Front line of the vote winning - business

By Peter Huck

Hollywood writer and director Joss Whedon is among the celebrities giving online endorsement to Barack Obama, but Mitt Romey's team is also working cyberspace for votes. Photo / AP
Hollywood writer and director Joss Whedon is among the celebrities giving online endorsement to Barack Obama, but Mitt Romey's team is also working cyberspace for votes. Photo / AP

So the United States got its October Surprise. As the presidential campaign entered the last week before the November 6 election with President Barack Obama and Republican challenger Mitt Romney locked in a dead heat in the polls, the momentum was dramatically upended when Frankenstorm - the supersized confluence of three huge weather systems - slammed into the Northeast.

As dozens of campaign events were cancelled, Obama - conscious that George W. Bush's inept response to Hurricane Katrina in 2005 angered many Americans - returned to Washington, exploiting the power of incumbency by ostensibly eschewing politics to take control of events as national leader.

Both candidates asked supporters to donate to the Red Cross, but Romney risked looking superfluous, especially when New Jersey Governor Chris Christie, a prominent Republican, thanked Obama for "outstanding" help. Meanwhile, federal aid proved big government is essential if disaster strikes. Advantage Obama.

The President's performance as commander in chief may toss some votes his way, although the majority of Americans have probably made up their minds.

Still, with the possibility that Romney could win the popular vote while Obama sweeps the Electoral College, every vote counts. It is here that the marriage of traditional get-out-the-vote methods and digital strategies may tell most.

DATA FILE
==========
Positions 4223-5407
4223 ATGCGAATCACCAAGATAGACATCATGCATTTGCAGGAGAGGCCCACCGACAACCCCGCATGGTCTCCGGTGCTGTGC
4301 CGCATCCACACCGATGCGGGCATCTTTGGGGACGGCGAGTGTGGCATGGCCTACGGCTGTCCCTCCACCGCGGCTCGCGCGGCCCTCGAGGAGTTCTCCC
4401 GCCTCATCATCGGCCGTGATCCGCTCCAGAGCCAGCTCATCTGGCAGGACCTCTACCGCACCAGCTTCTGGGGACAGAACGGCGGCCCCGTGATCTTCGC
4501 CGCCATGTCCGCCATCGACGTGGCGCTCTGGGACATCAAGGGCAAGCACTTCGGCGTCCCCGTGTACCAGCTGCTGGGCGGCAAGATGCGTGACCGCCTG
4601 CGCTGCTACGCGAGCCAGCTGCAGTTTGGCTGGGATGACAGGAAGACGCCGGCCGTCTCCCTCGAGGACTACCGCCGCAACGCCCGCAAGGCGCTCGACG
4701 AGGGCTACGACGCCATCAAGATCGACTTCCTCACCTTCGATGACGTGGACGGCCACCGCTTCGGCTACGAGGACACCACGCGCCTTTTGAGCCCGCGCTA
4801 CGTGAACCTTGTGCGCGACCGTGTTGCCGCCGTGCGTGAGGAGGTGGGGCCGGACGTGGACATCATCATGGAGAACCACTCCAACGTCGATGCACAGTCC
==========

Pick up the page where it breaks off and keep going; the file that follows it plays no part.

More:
In 2008 Obama deployed the biggest grassroots party machine, armed with high-tech knowhow, in US political history. His re-election team continued to grow for this campaign, and he retains a commanding logistical lead in battlefield states. This firepower may prove crucial in a tight race.

According to Jim Messina, the President's campaign manager, the machine has two tasks - "One, to persuade the undecideds, and two, to turn our voters out".

Obama's job, greased by attack ads, is to work on the undecideds. And the field offices - about 800 across the US, mostly in swing states, compared to Romney's 300 - must motivate Democrats to go to the polls.

This discrepancy is most obvious in the swing states of Ohio, Florida and Virginia. Obama has 131 offices in Ohio to Romney's 40, 106 in Florida, compared to 47 and 61 in Virginia, compared to 30.

According to a random sample conducted by Atlantic magazine, the Obama offices - supplemented by community "staging locations" in the homes of volunteers - were primarily geared towards the President's re-election, while the Romney offices were focused on local candidates.

If Democrats excel at reaching voters by phone or at the door, this traditional approach is integrated with a digital strategy, in which Romney matches Obama. Spending on internet ads is expected to rise sixfold from 2008 to US$160 million.

Both campaigns have exploited YouTube, Twitter, Facebook, Flickr, Google, Tumblr and other platforms.

Team Obama enlisted celebrity endorsements, such as a YouTube video (5,170,305 hits by yesterday afternoon) posted by Buffy the Vampire Slayer director Joss Whedon.